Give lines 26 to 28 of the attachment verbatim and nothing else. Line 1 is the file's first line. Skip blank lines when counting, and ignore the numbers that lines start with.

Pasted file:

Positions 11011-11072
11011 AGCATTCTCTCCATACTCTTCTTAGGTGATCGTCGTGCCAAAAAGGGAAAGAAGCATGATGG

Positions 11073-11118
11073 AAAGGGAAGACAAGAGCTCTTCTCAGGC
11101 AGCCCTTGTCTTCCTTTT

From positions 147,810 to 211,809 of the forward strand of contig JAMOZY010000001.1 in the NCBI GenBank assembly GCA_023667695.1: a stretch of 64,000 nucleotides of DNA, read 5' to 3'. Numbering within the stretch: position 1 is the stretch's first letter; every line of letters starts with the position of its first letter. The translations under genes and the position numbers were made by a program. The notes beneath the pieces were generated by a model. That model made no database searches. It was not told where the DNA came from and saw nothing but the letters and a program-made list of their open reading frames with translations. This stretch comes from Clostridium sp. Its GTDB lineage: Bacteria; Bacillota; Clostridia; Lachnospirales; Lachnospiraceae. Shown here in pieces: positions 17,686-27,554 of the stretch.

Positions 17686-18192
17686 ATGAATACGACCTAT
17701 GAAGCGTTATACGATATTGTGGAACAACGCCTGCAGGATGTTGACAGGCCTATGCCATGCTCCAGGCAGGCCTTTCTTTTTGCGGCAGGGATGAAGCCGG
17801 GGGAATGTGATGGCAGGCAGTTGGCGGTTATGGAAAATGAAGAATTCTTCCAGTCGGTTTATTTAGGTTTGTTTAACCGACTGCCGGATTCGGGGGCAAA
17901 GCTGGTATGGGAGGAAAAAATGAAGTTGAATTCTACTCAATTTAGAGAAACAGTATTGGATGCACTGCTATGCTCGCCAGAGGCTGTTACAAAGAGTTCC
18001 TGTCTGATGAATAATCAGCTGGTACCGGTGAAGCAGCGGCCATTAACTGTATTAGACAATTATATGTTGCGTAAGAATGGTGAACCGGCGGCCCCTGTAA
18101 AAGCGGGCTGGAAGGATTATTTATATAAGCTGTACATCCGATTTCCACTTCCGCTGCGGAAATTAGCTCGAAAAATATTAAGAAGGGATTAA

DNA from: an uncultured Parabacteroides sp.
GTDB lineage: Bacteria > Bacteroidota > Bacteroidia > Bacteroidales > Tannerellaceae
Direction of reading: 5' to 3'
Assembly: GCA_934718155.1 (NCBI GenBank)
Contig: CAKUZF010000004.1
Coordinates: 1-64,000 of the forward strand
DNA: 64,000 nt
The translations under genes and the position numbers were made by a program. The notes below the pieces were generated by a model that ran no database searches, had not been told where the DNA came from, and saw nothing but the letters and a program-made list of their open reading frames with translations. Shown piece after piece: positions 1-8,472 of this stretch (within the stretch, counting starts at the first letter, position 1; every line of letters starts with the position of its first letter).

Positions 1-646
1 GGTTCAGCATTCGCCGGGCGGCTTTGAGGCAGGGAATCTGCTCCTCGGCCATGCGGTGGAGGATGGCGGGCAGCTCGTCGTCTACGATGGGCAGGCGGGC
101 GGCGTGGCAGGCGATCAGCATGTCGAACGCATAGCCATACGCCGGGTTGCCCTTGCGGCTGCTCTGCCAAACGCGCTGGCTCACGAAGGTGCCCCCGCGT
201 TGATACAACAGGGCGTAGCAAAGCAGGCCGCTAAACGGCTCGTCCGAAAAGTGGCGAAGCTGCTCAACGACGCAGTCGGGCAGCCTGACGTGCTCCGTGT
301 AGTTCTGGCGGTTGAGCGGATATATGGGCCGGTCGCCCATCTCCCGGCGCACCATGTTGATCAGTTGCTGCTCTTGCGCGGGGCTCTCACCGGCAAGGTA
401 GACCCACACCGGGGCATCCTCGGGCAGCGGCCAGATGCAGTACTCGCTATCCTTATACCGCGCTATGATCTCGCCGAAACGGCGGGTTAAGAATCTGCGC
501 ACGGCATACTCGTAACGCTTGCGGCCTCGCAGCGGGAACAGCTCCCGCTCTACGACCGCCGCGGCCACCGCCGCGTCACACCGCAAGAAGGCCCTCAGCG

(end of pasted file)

301 AGTTCTGGCGGTTGAGCGGATATATGGGCCGGTCGCCCATCTCCCGGCGCACCATGTTGATCAGTTGCTGCTCTTGCGCGGGGCTCTCACCGGCAAGGTA
401 GACCCACACCGGGGCATCCTCGGGCAGCGGCCAGATGCAGTACTCGCTATCCTTATACCGCGCTATGATCTCGCCGAAACGGCGGGTTAAGAATCTGCGC
501 ACGGCATACTCGTAACGCTTGCGGCCTCGCAGCGGGAACAGCTCCCGCTCTACGACCGCCGCGGCCACCGCCGCGTCACACCGCAAGAAGGCCCTCAGCG